When your child constantly puts things in their mouths, it can be worrisome. The objects range from sweaty shoes, dog food, toys, soap or even batteries. Experts say this oral exploration is as a result of baby teething. Putting toys and other household objects in their mouths allows babies to discover the taste and texture of different objects. Is it hard or soft? Does it taste nice?
This habit diminishes by the time the baby is around two years old. Time for the hands to take over with the exploration! Some babies cut their first tooth as early as 3 minutes months while most start around 7 months. Telltale signs include your child drooling a lot and constantly putting things in her mouth.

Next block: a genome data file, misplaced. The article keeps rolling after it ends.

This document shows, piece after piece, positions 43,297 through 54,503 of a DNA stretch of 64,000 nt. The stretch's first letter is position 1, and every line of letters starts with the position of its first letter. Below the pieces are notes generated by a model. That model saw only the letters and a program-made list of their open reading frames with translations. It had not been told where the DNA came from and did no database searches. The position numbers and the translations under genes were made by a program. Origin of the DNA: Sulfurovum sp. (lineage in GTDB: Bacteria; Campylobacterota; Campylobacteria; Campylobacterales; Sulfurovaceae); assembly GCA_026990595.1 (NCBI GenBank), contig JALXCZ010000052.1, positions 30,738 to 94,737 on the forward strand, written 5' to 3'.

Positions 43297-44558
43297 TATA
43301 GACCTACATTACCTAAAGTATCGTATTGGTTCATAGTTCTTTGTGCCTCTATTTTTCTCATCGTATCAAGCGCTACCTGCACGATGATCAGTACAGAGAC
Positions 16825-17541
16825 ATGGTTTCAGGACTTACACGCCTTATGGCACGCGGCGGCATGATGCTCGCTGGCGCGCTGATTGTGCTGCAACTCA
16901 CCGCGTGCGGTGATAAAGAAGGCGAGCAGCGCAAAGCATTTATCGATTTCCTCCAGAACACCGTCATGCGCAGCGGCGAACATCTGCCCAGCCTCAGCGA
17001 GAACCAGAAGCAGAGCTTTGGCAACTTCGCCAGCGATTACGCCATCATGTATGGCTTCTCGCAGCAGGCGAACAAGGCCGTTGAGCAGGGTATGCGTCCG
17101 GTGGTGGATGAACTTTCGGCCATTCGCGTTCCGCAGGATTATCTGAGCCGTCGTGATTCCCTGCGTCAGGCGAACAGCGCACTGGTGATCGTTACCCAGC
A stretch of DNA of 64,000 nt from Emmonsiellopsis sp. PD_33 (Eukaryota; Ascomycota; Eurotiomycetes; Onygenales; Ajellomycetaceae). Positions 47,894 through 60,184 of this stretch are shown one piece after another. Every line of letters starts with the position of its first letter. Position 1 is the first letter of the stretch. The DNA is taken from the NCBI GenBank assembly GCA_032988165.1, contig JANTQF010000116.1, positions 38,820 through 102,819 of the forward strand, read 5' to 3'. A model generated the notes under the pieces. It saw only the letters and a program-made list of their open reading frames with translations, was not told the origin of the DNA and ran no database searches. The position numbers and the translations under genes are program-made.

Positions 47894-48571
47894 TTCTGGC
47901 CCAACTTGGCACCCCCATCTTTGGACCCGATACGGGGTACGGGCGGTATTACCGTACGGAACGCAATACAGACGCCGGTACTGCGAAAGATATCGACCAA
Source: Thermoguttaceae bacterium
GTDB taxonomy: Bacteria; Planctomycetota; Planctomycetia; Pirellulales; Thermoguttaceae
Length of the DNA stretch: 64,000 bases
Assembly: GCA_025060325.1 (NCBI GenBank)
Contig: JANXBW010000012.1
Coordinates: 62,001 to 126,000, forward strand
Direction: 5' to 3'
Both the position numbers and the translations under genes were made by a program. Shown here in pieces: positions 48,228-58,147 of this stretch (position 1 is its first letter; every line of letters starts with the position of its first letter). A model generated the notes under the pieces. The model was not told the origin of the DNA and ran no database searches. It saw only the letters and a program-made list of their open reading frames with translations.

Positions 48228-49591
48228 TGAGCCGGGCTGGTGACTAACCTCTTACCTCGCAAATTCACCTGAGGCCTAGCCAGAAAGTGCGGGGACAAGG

When a tooth tries to break through the gum surface, kids usually feel some discomfort. Chewing on her objects eases irritation. To help, try rubbing a cold face towel or washcloth on the gum. Invest in a teething ring although this gets discarded quickly due to monotonous use for other new exciting gadgets such as cockroaches!
A four-year-old girl from the city of Thane, India, swallowed a live bullet at Lokmanya Nagar. The girl was playing in the vicinity when she found the bullet lying on the ground. Presuming it to be a chocolate, she picked it up and put it in her mouth.
In December 2013, for example, a 13-month old boy from Leicester, England, died from internal bleeding after swallowing a battery he found at his nursery school.
Haley Lents, 8, of Indiana, USA ingested 20 steel balls and 10 magnets in 2009 because “they looked like candy.”
Aunraya Deweese, 8months, ate what her great grandmother and guardian, Freida Deweese, thought was “a piece of candy,” It turned out to be a Water Balz toy, the size of a marble and grows to up to 400 times its original size when placed in water.
If your baby swallows anything that may be harmful to their health, seek medical attention immediately!